Gov Evers’ veto message for SB 312 is available here.

ADDITIONAL BACKGROUND ON GOV EVERS’ CALL TO RELEASE ALREADY-APPROVED FUNDS TO FIGHT PFAS STATEWIDE
The 2023-25 biennial budget that was passed by the Legislature and signed by Gov. Evers in July 2023 included a $125 million investment to address and prevent PFAS contamination statewide—the first real and substantive Republican effort to address PFAS after years of inaction. Now, nearly 280 days later, Republican legislators have refused to release the funding and have ignored repeated requests from Gov. Evers to do so.

Most recently, Gov. Evers urged Republican lawmakers to support a compromise proposal aimed at expeditiously releasing the $125 million investment to fight PFAS contaminants statewide, asking the Republican-controlled JFC to release funds to combat PFAS without controversial provisions to benefit polluters contained in SB 312. The governor’s compromise proposal is functionally identical to SB 312, largely retaining most of the bill’s key provisions except Republican-backed “poison pills.”

SB 312 contained “poison pill” provisions designed to benefit polluters that could functionally give polluters a free pass from cleaning up their own spills and contamination. Under Wisconsin’s existing environmental protection laws, any party causing, possessing, or controlling a hazardous substance that has been released into the environment is required to clean it up. SB 312 specifically prohibited the DNR from taking enforcement action against polluters and contaminators so long as the polluter allowed the DNR to remediate the site at the DNR’s own expense. That is, under SB 312, as passed by Republicans, so long as a polluter allowed the DNR to clean up the contamination using Wisconsin taxpayer dollars, the DNR could not take enforcement action against the polluter.

Residents of communities affected by PFAS, conservationists, clean water advocates, and Gov. Evers have repeatedly raised concerns about the provision designed to benefit polluters at taxpayers’ expense over the course of months of negotiations with Sens. Eric Wimberger (R-Green Bay) and Rob Cowles (R-Green Bay), co-authors of SB 312. The “poison pill” provision drew specific ire and criticism from Gov. Evers, who has spent years working to hold three Wisconsin manufacturers and 15 other defendants accountable for conduct leading directly to PFAS contamination of Wisconsin’s natural resources and trying to prevent Wisconsinites from having to foot the bill to clean up polluters’ contamination.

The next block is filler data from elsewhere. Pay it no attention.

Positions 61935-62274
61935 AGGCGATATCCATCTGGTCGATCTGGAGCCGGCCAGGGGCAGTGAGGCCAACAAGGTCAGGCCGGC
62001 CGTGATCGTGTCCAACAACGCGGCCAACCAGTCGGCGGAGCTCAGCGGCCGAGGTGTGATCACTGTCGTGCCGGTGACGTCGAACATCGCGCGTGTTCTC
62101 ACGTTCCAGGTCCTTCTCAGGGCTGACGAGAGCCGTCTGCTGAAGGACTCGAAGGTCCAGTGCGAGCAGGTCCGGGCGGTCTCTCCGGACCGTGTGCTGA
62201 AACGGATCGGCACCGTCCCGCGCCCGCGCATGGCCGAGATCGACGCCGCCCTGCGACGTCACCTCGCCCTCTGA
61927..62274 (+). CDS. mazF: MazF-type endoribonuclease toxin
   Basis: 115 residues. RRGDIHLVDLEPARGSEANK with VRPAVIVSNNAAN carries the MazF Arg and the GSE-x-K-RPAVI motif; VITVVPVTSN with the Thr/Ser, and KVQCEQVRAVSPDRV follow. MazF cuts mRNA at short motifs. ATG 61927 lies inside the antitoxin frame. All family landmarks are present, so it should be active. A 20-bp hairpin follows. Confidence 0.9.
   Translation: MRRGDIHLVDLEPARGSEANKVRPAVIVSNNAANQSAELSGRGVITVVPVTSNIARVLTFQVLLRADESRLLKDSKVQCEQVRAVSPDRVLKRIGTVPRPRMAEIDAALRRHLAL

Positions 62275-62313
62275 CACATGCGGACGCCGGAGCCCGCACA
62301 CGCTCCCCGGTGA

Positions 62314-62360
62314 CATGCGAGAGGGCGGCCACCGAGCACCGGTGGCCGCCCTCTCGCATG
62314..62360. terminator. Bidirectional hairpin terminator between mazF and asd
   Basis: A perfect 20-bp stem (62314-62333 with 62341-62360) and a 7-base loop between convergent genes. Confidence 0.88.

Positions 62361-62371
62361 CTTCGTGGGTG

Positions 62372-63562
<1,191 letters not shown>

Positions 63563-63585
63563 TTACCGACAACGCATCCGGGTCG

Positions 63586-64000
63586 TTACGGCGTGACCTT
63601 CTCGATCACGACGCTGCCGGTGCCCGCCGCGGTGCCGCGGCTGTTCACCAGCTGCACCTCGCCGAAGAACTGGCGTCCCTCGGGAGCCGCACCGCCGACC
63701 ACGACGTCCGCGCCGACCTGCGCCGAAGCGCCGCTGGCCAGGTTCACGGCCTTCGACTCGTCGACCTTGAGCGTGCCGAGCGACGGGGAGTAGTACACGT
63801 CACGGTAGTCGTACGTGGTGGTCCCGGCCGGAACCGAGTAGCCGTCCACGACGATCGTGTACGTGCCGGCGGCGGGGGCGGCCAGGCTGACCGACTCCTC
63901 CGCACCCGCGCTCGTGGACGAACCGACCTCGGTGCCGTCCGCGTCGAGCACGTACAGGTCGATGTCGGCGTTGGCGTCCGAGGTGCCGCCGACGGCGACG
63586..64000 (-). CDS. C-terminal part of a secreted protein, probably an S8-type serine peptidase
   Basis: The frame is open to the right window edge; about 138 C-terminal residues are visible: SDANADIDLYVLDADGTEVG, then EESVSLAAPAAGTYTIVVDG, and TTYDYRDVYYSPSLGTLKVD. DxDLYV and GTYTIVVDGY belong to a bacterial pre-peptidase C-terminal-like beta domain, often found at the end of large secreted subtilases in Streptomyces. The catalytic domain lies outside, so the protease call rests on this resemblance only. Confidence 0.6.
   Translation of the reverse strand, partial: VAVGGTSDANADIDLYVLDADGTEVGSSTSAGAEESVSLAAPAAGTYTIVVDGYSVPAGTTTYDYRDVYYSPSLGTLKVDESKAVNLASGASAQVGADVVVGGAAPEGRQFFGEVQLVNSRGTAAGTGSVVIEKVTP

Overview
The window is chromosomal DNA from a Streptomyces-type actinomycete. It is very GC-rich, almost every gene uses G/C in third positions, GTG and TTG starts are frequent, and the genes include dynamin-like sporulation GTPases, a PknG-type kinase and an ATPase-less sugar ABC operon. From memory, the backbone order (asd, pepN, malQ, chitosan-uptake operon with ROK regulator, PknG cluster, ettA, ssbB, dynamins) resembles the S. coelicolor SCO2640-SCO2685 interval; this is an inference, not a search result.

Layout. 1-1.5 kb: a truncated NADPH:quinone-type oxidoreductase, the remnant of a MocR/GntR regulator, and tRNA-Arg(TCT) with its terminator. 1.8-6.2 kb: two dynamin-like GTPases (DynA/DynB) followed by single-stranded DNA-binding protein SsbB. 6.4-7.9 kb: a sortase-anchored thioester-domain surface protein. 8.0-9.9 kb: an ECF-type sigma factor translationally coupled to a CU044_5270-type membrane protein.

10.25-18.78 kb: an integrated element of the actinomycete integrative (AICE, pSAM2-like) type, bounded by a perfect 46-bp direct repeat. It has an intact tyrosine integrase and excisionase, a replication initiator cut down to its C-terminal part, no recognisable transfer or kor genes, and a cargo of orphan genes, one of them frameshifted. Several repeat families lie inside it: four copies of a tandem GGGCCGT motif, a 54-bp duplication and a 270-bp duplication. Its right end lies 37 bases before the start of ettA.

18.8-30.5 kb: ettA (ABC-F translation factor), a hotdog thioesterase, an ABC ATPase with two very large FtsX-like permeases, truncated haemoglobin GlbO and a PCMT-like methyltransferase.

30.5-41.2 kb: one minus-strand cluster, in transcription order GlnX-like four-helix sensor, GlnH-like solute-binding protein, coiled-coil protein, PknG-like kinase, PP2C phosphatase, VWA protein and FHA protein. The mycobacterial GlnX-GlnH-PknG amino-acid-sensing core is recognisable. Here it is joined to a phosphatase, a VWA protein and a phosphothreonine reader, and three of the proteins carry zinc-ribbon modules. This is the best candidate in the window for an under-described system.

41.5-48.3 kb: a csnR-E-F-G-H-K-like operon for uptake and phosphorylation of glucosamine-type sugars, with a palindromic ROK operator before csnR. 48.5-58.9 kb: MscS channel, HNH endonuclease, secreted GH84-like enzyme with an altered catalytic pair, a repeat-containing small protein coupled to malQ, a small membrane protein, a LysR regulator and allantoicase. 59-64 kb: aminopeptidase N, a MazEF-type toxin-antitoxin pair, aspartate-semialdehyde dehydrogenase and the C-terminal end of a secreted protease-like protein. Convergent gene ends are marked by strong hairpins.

ADDITIONAL BACKGROUND ON HSHS AND PREVEA HEALTH CLOSURES
Gov. Tony Evers, over 40 days ago, approved SB 1015, now 2023 Wisconsin Act 97, securing $15 million in crisis response resources to support healthcare access in Western Wisconsin in the wake of the recent announcement of HSHS and Prevea Health’s decision to close several locations. Gov. Evers approved Act 97 with improvements through line-item vetoes to provide additional flexibility for the $15 million in crisis response resources, enabling the investments to be used to fund any hospital services meeting the area’s pressing healthcare needs, including urgent care services, OB-GYN services, inpatient psychiatry services, and mental health substance use services, among others. Without the governor’s vetoes, these services would not have been eligible under SB 1015.

SB 1015, as passed by the Legislature, included unnecessary restrictions on the $15 million crisis response funding, limiting the funds to be used only for hospital emergency department services exclusively. The governor’s partial vetoes improved the bill significantly, broadening the scope of the grants available under the bill and allowing the Wisconsin Department of Health Services (DHS) to make the crisis response funds available for any hospital services that meet the needs of the region.

In addition to severely impacting healthcare access in the area, according to the Wisconsin Department of Workforce Development, the closures have been estimated to impact approximately 1,400 workers, among others, in the surrounding region. At the time he signed the bill, Gov. Evers directed DHS to submit an official request to the JFC to immediately release the $15 million provided for under Act 97. A copy of the request submitted by DHS to JFC is available here.

In March, nearly three weeks after signing Act 97, Gov. Evers visited healthcare providers in Western Wisconsin to, again, call on Republicans to release the funds and blasting the committee members for their continued delays in releasing these funds. The governor’s visit came on the heels of HSHS announcing its plans to close HSHS Sacred Heart Hospital in Eau Claire and HSHS St. Joseph’s Hospital in Chippewa Falls approximately a month earlier than had previously been announced.

Today, over a month after Gov. Evers secured the $15 million in crisis response resources to stabilize the healthcare industry in Western Wisconsin, Republican members of the JFC are still refusing to release the funds.

More information on the governor’s veto message for SB 1015, now 2023 Wisconsin Act 97, and the Evers Administration’s ongoing rapid response efforts to the HSHS and Prevea health systems closures is available here.

An online version of this release is available here.

NOTE: This press release was submitted to Urban Milwaukee and was not written by an Urban Milwaukee writer. It has not been verified for its accuracy or completeness.